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Sainsbury's Bank

Credit Cards Customer Support

What is Persistent Debt?

Persistent debt happens when a customer makes minimum repayments to their credit card over a long period of time (they’ve been paying back more in interest, fees and charges than they have paid towards their outstanding balance for a period of 18 consecutive months or more).

Under new FCA rules, lenders have to contact customers who are in persistent debt at various stages to make them aware of their situation and encourage them to pay more, whenever possible, so as to repay their debt quicker and save money.

How will I know if I'm in a persistent debt position?

We will write to you if your account is in this position. We’ll ask you to consider increasing your repayments and to call us if you believe you may be in financial difficulty. We’ll confirm we’ll stay in touch and that we may need to consider suspending your card and/or reducing your credit limit to avoid the debt increasing on your account.

How much should I pay each month if I'm in a persistent debt position?

Keeping up with your minimum monthly payments is the most important thing. However, this won’t help you to repay your debt quickly. Paying as much as you can above the minimum payment amount every month can significantly reduce the length of time it takes to repay your debt and the amount of interest you will pay. You can find the minimum payment on the front page of your monthly statement.

Here’s an example of how much sooner a balance of £3,000 (with an APR of 19.9%) can be repaid when the monthly repayments are increased.

  Years to repay
Pay the minimum amount per month (*£75 initially)
or
If you paid a fixed amount of £100 per month

27 years, 8 months to repay


3 years, 5 months to repay


It would cost you approximately £3,337 less in interest

 

*Minimum payment will increase or decrease as the balance changes

Please call us so we can discuss the best option for you.

There’s also information about different repayment scenarios and how long it will take you to repay your balance available online at cardcosts.org.uk. You’ll find a calculator you can use to show how much you could save in interest and how much sooner your balance could be repaid if you increase your payments. (Calculator provided by UK Finance)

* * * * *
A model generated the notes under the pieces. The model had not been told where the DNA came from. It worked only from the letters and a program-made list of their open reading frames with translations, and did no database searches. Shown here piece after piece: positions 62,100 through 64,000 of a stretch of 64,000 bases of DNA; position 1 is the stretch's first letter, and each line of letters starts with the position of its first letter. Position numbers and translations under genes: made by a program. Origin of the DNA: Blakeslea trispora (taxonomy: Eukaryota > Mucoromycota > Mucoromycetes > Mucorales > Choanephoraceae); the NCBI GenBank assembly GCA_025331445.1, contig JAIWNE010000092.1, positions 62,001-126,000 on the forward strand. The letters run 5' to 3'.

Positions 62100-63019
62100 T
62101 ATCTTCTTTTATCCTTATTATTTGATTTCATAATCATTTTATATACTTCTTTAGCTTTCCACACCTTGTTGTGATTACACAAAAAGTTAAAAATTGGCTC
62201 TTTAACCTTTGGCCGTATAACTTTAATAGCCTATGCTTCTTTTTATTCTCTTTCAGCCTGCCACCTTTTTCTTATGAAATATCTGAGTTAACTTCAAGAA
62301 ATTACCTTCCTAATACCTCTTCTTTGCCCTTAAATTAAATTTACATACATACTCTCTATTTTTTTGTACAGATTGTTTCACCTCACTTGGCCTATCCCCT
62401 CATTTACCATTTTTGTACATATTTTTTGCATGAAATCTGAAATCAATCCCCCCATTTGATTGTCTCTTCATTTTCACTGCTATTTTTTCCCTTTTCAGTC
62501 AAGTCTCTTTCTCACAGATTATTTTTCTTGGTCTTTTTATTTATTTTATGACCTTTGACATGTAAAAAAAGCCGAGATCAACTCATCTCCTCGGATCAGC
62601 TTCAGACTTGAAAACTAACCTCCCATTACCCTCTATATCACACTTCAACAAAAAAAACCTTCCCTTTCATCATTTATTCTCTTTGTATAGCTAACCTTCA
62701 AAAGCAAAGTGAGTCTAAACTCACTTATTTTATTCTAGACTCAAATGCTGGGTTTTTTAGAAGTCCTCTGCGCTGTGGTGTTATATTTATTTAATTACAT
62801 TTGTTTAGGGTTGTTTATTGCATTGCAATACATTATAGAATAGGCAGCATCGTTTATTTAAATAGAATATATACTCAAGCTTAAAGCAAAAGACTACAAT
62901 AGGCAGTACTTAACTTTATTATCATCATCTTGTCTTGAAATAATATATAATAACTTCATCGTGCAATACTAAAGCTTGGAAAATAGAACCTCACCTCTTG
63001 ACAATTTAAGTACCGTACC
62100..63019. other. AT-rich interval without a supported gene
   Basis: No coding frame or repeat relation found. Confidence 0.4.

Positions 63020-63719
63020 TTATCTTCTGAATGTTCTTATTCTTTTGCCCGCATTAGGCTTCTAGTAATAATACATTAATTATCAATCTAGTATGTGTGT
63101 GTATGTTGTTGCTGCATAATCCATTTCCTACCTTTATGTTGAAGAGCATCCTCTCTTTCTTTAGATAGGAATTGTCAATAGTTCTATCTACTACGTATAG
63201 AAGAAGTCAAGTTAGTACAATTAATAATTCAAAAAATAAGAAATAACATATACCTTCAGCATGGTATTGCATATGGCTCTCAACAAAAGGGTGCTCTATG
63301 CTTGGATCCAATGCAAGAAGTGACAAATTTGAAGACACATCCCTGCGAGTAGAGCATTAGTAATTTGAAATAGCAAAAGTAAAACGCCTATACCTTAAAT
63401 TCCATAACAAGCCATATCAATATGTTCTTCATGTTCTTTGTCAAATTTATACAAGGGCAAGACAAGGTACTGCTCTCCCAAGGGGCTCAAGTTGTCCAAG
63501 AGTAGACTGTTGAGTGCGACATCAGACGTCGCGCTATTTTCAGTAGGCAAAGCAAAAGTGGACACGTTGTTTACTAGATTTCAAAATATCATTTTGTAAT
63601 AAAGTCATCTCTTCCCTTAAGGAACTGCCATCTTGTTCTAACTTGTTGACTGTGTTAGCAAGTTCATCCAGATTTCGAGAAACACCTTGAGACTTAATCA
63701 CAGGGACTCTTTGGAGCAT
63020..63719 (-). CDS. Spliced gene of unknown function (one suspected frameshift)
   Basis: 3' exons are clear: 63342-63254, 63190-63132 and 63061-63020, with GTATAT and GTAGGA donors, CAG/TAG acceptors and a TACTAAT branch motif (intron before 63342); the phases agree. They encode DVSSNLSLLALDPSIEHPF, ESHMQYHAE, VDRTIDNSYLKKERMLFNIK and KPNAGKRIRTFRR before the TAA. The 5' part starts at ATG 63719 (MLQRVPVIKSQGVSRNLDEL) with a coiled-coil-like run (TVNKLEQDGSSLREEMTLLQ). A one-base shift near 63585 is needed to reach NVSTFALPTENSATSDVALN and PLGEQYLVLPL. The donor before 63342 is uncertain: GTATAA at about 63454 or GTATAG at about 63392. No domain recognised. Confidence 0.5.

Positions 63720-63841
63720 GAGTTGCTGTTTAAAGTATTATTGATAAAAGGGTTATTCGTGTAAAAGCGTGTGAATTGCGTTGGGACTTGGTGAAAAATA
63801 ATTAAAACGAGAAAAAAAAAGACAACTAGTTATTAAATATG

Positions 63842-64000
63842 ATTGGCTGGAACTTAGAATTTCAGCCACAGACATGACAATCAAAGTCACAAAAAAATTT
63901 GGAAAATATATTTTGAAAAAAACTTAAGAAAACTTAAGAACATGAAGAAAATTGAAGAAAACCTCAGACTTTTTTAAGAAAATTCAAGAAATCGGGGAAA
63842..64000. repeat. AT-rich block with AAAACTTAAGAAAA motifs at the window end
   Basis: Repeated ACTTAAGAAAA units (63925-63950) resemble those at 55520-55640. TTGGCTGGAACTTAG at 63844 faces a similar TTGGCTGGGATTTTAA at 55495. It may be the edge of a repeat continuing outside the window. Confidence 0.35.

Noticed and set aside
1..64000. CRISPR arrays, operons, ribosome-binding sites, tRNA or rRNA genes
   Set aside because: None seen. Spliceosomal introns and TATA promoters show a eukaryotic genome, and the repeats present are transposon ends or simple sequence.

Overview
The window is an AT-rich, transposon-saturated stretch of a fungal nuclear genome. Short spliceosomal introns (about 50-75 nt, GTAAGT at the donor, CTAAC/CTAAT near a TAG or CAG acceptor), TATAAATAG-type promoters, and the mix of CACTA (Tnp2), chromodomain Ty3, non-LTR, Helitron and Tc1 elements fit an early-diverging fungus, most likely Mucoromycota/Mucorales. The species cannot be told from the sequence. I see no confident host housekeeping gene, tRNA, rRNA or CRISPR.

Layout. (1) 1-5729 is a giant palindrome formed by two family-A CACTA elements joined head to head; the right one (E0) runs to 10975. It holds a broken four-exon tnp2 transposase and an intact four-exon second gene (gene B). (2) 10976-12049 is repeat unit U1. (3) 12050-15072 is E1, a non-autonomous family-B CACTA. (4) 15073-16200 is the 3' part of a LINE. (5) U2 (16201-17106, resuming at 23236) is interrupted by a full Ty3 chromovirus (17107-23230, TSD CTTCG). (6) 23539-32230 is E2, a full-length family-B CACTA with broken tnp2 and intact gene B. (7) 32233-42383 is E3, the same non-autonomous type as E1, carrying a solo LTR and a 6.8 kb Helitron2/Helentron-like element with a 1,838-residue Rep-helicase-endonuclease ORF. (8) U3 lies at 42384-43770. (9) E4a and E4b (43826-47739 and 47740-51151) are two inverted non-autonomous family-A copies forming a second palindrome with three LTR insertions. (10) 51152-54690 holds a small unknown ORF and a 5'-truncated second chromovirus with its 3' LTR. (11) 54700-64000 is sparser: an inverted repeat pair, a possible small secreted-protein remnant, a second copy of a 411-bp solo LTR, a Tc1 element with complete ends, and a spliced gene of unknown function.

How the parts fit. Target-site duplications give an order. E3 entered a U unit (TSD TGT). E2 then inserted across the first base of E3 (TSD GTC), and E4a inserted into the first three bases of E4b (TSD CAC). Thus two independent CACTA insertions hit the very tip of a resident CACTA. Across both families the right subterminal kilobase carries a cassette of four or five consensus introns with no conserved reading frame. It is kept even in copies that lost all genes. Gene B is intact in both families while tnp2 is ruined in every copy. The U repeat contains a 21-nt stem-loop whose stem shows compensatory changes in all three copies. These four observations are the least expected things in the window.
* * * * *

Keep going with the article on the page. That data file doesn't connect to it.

How do I make payments if I'm in a persistent debt position?

  • Set up a Direct Debit or standing order to make a regular payment towards the balance.
  • If you already have a Direct Debit or standing order in place, you can increase the amount you pay each month.
  • Log in to our online banking service and select ‘Make a Payment’.
  • Send us a cheque
  • Use our automated telephony service

You can also make extra payments at any time. If you do, you’re likely to pay less in interest too.

What happens if I can't increase my payments?

Keeping up with your minimum monthly payments is the most important thing. However, if you call us we can help you find a suitable repayment option to pay back your debt much sooner.

If you don’t increase your payments, it will take you much longer to repay the balance and you’ll be charged a lot more in interest. We’ve explained in our letters that we may also suspend your card and/or decrease your credit limit to help control further debt from building up.

What support is available?

Please call us on 0808 108 0017 so we can look at options to help you repay your balance sooner. We’re available from 8am to 8pm Monday – Friday and 8am to 4pm Saturday.

There’s also information about different repayment scenarios and how long it will take you to repay your balance available online at cardcosts.org.uk. You’ll find a calculator you can use to show how much you could save in interest and how much sooner your balance could be repaid. (Calculator provided by UK Finance)

And you can go to citizensadvice.org.ukmoneyadvicetrust.orgPayplan.com or contact StepChange Debt Charity on 0800 138 1111 for information and advice about managing money and keeping your finances on track. These are just a few examples of organisations that offer confidential, unbiased free advice.

If you think you may be in financial difficulty, please contact us and we can talk about ways to help you.

How will I know when I am out of a persistent debt position?

We will continue to monitor your account and keep in touch to let you know the position on your account.

How will this affect my credit score?

  • Being in persistent debt or having your card suspended won’t affect your credit score directly, as long as you continue making your minimum monthly repayments.

    However, not reducing your debt by only making the minimum payment over a long period of time can have a negative effect on your credit score.

I received a letter telling me I'm in persistent debt and that my card might be suspended. Will my card be suspended if I take an emergency payment freeze?

Please don’t worry. Customers who are at certain stages of the persistent debt journey will receive a letter saying they must take action or their card may be suspended. Your letter was issued prior to us being aware of your current situation and you will still be able to use your card while you’re on an Emergency Payment Freeze. Once your emergency payment freeze ends, we will be in touch with you regarding your card and to encourage you to discuss your options with us.